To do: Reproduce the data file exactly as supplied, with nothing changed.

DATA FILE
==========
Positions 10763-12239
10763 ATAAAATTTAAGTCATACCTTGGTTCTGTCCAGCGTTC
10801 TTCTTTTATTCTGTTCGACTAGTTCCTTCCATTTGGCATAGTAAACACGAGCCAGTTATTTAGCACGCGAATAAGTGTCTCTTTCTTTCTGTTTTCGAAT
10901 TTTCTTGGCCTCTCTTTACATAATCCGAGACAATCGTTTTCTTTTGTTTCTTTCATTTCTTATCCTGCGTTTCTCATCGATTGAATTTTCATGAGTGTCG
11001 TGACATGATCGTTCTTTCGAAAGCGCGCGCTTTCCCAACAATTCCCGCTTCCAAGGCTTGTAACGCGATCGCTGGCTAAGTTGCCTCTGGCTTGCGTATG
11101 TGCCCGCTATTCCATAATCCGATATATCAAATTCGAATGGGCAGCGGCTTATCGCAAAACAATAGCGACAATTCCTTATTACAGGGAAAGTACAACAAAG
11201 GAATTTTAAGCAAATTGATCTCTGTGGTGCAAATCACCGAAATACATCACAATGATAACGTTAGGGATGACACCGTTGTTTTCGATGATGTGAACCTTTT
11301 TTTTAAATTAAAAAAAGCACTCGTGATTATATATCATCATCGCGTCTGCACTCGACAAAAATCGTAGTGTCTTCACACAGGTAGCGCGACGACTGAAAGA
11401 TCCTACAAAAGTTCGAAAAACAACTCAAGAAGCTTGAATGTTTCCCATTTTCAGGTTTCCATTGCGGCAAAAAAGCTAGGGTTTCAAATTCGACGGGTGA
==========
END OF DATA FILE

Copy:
Positions 10763-12239
10763 ATAAAATTTAAGTCATACCTTGGTTCTGTCCAGCGTTC
10801 TTCTTTTATTCTGTTCGACTAGTTCCTTCCATTTGGCATAGTAAACACGAGCCAGTTATTTAGCACGCGAATAAGTGTCTCTTTCTTTCTGTTTTCGAAT
10901 TTTCTTGGCCTCTCTTTACATAATCCGAGACAATCGTTTTCTTTTGTTTCTTTCATTTCTTATCCTGCGTTTCTCATCGATTGAATTTTCATGAGTGTCG
11001 TGACATGATCGTTCTTTCGAAAGCGCGCGCTTTCCCAACAATTCCCGCTTCCAAGGCTTGTAACGCGATCGCTGGCTAAGTTGCCTCTGGCTTGCGTATG
11101 TGCCCGCTATTCCATAATCCGATATATCAAATTCGAATGGGCAGCGGCTTATCGCAAAACAATAGCGACAATTCCTTATTACAGGGAAAGTACAACAAAG
11201 GAATTTTAAGCAAATTGATCTCTGTGGTGCAAATCACCGAAATACATCACAATGATAACGTTAGGGATGACACCGTTGTTTTCGATGATGTGAACCTTTT
11301 TTTTAAATTAAAAAAAGCACTCGTGATTATATATCATCATCGCGTCTGCACTCGACAAAAATCGTAGTGTCTTCACACAGGTAGCGCGACGACTGAAAGA
11401 TCCTACAAAAGTTCGAAAAACAACTCAAGAAGCTTGAATGTTTCCCATTTTCAGGTTTCCATTGCGGCAAAAAAGCTAGGGTTTCAAATTCGACGGGTGA